The vertical lines of the temple walls are complimented by the curved ascent of the sikhara itself. A graceful curve replaces the tiered ascent of Dravida sikharas (fig. XI, XII). The removal of the horizontal emphasis created by the tiered tower creates a feeling
of harmony in the temple's construction. Nagara sikharas tend to be somewhat smaller than those of the south; evidently the emphasis shifted to majestic power to one of graceful peace. The sikhara bases are characterized by a movement away from complex polygons. Instead, they are either four-sided or circular. The curved sikhara could have evolved from a number of possible sources. It could be reflective of the Himalayas, where the gods are said to reside or possibly it hearkens back to the primitive megaliths or shape of the wooden rathas.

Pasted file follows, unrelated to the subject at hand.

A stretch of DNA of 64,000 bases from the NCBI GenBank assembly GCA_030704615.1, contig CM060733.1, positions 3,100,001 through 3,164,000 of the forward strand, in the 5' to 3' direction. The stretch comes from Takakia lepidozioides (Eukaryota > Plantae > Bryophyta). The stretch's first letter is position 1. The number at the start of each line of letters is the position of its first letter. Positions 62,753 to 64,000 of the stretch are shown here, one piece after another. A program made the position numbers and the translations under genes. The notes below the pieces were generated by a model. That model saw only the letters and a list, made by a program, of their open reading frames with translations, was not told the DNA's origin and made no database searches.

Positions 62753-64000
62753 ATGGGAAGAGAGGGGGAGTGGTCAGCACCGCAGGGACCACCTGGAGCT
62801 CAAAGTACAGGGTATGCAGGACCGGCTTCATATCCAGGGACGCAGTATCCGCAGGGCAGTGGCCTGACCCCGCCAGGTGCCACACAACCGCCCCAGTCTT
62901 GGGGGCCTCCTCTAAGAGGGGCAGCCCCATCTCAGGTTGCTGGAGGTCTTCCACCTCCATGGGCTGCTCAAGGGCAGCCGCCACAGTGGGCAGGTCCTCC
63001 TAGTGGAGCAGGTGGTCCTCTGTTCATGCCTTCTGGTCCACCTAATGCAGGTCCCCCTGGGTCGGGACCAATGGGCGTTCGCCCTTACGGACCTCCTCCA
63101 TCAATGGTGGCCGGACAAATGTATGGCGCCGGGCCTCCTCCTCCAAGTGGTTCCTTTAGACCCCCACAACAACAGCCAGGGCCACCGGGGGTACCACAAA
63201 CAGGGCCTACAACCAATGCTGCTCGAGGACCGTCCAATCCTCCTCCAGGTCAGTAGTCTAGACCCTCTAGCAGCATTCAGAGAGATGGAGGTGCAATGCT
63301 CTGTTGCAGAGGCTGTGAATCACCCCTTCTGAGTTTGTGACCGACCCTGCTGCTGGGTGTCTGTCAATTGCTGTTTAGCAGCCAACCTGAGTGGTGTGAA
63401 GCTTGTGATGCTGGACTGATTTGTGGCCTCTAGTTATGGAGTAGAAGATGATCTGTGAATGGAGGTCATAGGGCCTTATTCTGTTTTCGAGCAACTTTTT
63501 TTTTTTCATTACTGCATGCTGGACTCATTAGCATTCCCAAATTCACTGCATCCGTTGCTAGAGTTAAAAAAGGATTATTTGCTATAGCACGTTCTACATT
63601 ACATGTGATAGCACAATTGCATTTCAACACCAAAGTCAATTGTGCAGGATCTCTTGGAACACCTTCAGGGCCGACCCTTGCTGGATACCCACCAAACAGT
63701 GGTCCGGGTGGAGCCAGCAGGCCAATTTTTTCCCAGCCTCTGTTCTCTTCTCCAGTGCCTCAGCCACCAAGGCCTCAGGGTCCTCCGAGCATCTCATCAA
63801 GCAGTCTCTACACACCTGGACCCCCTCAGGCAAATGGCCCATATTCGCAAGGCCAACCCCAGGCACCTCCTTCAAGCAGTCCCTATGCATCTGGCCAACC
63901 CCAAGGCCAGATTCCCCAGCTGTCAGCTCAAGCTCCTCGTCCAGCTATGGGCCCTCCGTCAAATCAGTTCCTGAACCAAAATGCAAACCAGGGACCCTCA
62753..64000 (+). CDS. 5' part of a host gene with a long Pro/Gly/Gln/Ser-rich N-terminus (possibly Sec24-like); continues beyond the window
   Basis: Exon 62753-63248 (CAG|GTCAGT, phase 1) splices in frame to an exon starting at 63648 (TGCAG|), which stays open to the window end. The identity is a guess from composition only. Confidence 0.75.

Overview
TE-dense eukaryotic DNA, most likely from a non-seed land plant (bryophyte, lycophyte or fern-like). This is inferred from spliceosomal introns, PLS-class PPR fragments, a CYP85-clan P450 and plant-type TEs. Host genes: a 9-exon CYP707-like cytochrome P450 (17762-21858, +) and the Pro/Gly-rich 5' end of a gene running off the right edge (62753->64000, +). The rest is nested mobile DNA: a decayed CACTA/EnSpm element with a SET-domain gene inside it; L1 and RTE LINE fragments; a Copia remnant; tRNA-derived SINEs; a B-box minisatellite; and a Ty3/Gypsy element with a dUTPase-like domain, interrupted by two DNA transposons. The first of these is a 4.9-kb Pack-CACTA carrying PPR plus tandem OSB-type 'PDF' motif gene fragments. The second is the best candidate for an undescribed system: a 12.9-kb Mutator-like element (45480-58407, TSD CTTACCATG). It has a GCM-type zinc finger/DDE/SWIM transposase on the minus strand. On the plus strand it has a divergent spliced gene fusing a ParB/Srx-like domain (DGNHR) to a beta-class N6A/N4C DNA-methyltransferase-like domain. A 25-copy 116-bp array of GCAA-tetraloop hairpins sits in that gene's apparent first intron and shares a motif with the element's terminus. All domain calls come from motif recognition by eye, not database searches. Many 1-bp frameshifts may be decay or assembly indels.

In addition to these basic differences in the architectural styles, some further minor changes occur. These alterations usually consist of different buildings or icons. For example, late Dravida temples of the Vijayanagara kingdom (mid 14th to mid 15th CE) include an Atman shrine, for the consort of the chief deity to the northwest of the main building, and a Kalyan mandapa, a more ornate pillared hall for use in ceremonies and parades. Nagara temples generally have two buildings not to be found in the south-the Nat Mandir (dancing hall) and the Bhog Mandir (hall of offerings). Such differences are often the result of a change in dynasty or a geographical boundary, but they do not constitute the primary trends in Indian temple building.